Community-Based Action Research

Community-Based Action Research

We need much better ways — beyond the piecemeal analysis of criminal justice agency data — to bring the right information together to inform criminal justice system transformation. Better data from local justice, health, and human services systems, in particular broken down to the neighborhood level, is a part of the solution, but it’s not enough. Better local cross-sector data must be paired with, and analyzed alongside, direct research and input from the community members most impacted by crime and safety issues.

Such direct research was among the recent recommendations from the Council on Criminal Justice, and reflects a nascent movement within criminal justice research to use more community-focused research methods that reflect methodological pluralism – research designs that intentionally involve power-sharing in a co-constructed, collaboratively designed inquiry that engages historically marginalized groups.

These are approaches that have been effectively used in other fields, most notably public health, but are woefully underutilized in justice research. These  tools, known collectively as Community-Based Action Research techniques, can provide startlingly different evidence, and lead to different problem framing, analysis, and solutions than only crunching ‘big data’ could ever yield. Primarily influenced by anthropological fieldwork techniques, a variety of research methods are available, including but not limited to individual stakeholder interviews, constituent focus groups, oral histories, and narratives.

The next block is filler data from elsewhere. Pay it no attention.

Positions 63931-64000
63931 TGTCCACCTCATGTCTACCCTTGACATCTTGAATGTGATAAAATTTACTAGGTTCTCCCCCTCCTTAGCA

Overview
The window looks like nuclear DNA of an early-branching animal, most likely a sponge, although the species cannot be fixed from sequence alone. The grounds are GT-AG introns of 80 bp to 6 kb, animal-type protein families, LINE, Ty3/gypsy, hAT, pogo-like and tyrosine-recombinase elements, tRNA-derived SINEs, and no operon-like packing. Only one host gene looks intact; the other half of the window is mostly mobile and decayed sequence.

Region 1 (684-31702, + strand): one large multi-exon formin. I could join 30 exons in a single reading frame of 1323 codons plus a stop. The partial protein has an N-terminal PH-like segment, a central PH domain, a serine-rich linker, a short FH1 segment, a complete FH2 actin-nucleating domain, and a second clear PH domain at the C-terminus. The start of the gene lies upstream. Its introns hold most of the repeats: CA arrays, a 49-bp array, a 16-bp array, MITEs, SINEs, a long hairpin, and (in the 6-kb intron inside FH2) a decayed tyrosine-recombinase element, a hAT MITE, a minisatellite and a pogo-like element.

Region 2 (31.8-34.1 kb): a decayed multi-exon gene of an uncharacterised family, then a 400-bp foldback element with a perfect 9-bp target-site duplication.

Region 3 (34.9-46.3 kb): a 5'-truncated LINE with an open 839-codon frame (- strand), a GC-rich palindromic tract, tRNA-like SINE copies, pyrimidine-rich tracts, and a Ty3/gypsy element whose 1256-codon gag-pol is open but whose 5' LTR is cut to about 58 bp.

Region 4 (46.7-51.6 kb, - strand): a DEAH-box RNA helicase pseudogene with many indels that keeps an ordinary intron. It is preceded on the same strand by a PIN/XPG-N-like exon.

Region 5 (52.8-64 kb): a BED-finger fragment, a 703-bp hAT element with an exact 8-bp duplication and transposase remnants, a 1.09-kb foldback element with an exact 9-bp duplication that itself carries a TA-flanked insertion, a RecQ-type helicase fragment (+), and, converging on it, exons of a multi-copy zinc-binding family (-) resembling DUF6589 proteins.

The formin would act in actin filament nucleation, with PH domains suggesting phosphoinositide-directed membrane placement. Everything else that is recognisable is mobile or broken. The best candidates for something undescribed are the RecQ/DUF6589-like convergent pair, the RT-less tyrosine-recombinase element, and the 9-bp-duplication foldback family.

CJRI will develop its Community-Based Action Research (CBAR) efforts on two levels: Through a national workgroup of experts, and through direct, on the ground development of CBAR within our Justice and Governance Partnerships.

Nationally: We are now assembling a national working group of experts on justice research and community-based action research methods. The National Workgroup on Community Based Action Research for Justice Reform will make recommendations about how justice reform efforts can put community members with direct experience of the justice system—and who have the most at stake—into the driver’s seat when defining what safety and justice means to them and how to take action to address the most pressing problems.

Locally: Simultaneously, CJRI’s new Justice and Governance Partnerships are setting out to support communities that want to construct this more complete view of justice and safety. In combination with the deep, local work of bringing together data from across government agencies, community organizations, and neighborhood residents through jurisdiction-wide Justice Audits, our CBAR efforts will work to integrate community-centered research approaches that reflect methodological pluralism into JGP’s Justice Audit data gathering process, and ultimately influence JGP jurisdictions’ Justice Reinvestment Plans.

CBAR teams established in each JGP jurisdiction will:

  1. Elevate the importance of community voice and agency in practices, public discourse and policy options/frameworks in ways that will transform criminal justice reform at the local level, and influence work at the state and national levels.
  2. Enable more participatory governance in justice policy making in a manner that reflects the full spectrum of stakeholders associated with the wider justice ecosystem (e.g., from health, education, social services, and other sectors).
  3. Build social capital and the collective efficacy of local leadership through cross-site collaboration among CBAR teams.

Read more about our rationale for and approach to Community-Based Action Research here.